There Will Be Blood is a real powerhouse of a movie. Daniel Day-Lewis takes the lead as an oil prospector, Daniel Plainview, who works his way up from the bottom through his own hard work and cunning, yet still acknowledging that only one in twenty prospectors ever strike big. Along the way he loses a lot of compatriots, and makes few friends, being unrelenting in his pursuit of oil success. After achieving some early finds, he is approached by a young man who tells him of oil on his farmstead in return for money. Plainview visits the farm and finds the boy’s twin brother, Eli Sunday, a fanatical Christian played with creepy genius by Paul Dano. Buying up the farm and the surrounding area, Plainview grows his empire – facing loss and gains along the way, within a circle of his own self-created loneliness.

There is no redemption in this movie for the principle players, just dark drilling into the human soul and psyche. The beauty here lies in the cinematic vistas of early oil fields, and the starkly wonderful soundtrack by Johnny Greenwood of Radiohead fame. There Will Be Blood is a must see movie, but have a cheery follow up film as a follow up – for us it was The Triplets of Belleville, a quirky French animated movie about one Grandmother’s quest to cheer up her Grandson with surreal consequences. Very enjoyable.

Classics: Treasure Island & Vertigo

In the middle of getting ready for an imminent work trip to Israel, I found time to attack a couple of classics from different media; the book Treasure Island, and Hitchcock’s masterpiece of film, Vertigo.

First up, Treasure Island, a book I can’t actually remember if I read when I was younger as the themes are now so familiar; pirates with parrots and wooden legs, buried treasure and heroic cabin boys. Robert Louis Stevenson’s classic is best read at a younger, more innocent age, yet maintains it’s ability to thrill even to us jaded older folk. A fun, lightweight classic but don’t expect anything too mentally challenging.

Then we have Alfred Hitchcock’s Vertigo. As someone who watches a lot of movies I’m slightly embarrassed to say that I’ve not watched any Hitchcock films. This is something I realise I now need to rectify, as Vertigo is visually sumptuous, engaging with great acting from James Stewart, and a thrilling soundtrack. There’s also a classic early intro sequence from Saul Bass. The story follows Stewart, who plays a detective on retirement due to the onset of crippling vertigo which caused the death of a fellow officer. Stewart, for want of anything else to do, accepts a friend’s request to follow his wife, Kim Novak, who has been acting strangely and apparently is possessed by the suicidal spirit of a dead woman. Stewart accepts, and in carrying out his duties falls in love with the wife and things progress from there.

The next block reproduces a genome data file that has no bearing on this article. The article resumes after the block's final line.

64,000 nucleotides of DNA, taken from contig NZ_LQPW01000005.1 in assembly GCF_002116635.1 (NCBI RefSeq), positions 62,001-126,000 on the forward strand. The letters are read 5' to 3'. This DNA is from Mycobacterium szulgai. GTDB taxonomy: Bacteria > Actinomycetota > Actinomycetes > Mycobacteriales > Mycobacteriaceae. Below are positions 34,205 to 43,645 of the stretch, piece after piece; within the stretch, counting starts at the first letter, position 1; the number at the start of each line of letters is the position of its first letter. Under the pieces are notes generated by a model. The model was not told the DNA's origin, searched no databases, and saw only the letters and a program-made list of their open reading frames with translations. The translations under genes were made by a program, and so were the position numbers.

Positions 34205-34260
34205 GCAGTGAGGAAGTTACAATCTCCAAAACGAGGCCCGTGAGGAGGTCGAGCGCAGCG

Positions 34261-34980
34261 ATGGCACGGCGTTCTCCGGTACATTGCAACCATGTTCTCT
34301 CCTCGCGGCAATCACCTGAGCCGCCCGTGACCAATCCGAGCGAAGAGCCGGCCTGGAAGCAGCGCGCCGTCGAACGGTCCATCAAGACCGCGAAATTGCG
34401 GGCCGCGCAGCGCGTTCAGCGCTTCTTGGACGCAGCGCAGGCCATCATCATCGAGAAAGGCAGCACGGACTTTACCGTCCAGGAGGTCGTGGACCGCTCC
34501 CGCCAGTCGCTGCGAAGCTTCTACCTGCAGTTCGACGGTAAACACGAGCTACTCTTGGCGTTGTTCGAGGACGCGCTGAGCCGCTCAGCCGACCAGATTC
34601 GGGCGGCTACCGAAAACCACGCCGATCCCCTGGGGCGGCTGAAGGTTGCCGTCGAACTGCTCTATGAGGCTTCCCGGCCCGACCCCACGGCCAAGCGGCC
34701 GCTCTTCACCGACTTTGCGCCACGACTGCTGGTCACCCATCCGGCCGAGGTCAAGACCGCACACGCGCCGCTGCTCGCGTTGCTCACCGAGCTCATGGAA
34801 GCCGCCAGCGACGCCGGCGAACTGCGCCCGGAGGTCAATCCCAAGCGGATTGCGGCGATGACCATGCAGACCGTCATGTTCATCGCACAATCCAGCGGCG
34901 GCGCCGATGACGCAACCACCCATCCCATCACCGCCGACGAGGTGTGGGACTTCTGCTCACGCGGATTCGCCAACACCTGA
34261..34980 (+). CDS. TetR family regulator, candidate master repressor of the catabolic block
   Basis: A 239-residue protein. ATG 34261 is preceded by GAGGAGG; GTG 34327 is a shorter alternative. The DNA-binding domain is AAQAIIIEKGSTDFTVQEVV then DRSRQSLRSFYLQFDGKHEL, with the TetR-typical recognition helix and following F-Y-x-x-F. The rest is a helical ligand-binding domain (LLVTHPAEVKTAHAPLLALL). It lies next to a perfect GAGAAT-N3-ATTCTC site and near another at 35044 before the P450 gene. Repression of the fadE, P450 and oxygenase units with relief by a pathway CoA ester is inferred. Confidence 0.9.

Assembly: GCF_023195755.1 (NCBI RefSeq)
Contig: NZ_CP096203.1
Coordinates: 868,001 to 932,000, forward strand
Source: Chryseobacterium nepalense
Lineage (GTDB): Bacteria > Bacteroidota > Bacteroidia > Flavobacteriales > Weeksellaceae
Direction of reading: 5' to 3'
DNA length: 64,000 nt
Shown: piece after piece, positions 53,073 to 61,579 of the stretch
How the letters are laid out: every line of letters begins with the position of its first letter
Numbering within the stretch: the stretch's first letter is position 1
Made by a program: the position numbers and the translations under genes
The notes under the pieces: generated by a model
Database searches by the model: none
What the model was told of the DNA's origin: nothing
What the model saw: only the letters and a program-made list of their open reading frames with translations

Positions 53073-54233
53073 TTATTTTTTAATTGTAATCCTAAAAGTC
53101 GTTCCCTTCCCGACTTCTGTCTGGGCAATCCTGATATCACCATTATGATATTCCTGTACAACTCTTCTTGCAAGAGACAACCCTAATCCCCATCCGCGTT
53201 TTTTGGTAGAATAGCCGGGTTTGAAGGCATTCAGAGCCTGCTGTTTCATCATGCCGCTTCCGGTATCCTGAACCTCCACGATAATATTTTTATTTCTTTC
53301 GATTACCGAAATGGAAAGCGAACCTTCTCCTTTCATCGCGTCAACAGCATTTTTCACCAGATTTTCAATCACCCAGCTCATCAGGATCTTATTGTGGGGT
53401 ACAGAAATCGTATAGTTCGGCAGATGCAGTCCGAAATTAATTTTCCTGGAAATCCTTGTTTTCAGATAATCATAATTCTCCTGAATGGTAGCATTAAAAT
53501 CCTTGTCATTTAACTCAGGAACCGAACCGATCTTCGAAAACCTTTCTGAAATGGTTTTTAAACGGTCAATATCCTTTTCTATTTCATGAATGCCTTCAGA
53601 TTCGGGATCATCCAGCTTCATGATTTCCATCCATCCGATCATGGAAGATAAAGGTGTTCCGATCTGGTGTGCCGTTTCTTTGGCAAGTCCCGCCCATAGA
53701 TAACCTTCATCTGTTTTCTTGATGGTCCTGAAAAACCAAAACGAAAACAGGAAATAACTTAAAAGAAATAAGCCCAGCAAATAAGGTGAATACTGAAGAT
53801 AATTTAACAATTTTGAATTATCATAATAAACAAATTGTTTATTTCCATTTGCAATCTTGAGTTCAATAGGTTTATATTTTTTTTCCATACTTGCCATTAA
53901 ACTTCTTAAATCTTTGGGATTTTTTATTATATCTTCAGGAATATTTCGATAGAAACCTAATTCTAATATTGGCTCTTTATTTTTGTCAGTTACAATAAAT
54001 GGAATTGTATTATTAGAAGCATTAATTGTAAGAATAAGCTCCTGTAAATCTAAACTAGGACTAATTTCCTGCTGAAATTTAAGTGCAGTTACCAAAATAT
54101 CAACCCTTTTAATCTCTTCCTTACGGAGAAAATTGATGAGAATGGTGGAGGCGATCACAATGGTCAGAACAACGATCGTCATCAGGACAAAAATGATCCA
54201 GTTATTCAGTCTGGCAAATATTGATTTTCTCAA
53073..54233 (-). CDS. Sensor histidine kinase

Although the film is now over 50 year old it is still a joy to watch. The speed of pacing may put off some viewers, but Hitchcock was well ahead of his time and if you’re not addicted to jump cuts then all will be well. Happily for me this now means I have the rest of Hitchcock’s back catalogue to watch as well. Splendid stuff.

Favourite Films: Twelve Monkeys

Above: “I am the man who kills Bruce Willis” – the actor with the dubious and singular honour of killing Bruce on-screen is coached by Terry Gilliam”

Most of you will know about my mild obsession with Terry Gilliam and his amazing films. Gilliam’s movies are some of the most regularly re-watched in my extensive collection, along with those of the Coen Brothers and Christopher Nolan. All of them delight in visually stunning extravaganzas combined with off-beat yet engaging characters, and Twelve Monkeys is no exception.

Twelve Monkeys is Gilliam’s 1996 sci-fi time-travel confuso-thriller starring Brad Pitt, Bruce Willis and Madeline Stowe amongst others. The basic story is based around the surreal French short film La Jetee, centering around a man from the future who has seen his own death as a child. In this re-telling our soon to come dystopian future has the remnants of he human race living underground, holding on after a devastating virus has killed most people. Willis plays James Cole, a prison inmate chosen to go back into the past to try and investigate what happened and ultimately retrieve a pure source of the original virus so the future/present scientists can create a cure. With me so far? Well there be spoilers ahead, so be warned.

Continue reading “Favourite Films: Twelve Monkeys”

Don’t Burn After Reading!

Last night we went to see the Coen Brothers’ latest, Burn After Reading, at the Curzon Soho – after an abortive attempt to go see it at the over-mirrored, off-putting Apollo Picadilly. For those of you who don’t know, Burn After Reading is a dark comedy set around the ‘Intelligence’ scene in Washington DC, with a roster of acting stars the likes of which is normally only seen in Soderberg movies – Brad Pitt, George Clooney, Tilda Swinton, John Malkovitch, Frances Dormand and many more. With all those talents vying for space you’d think the movie might end up over-baked, but it’s an amazing set of twists, turns, laughs and surprises as you might expect from such talented film makers as the Coens. Definately a must see, especially for fans of the Coens.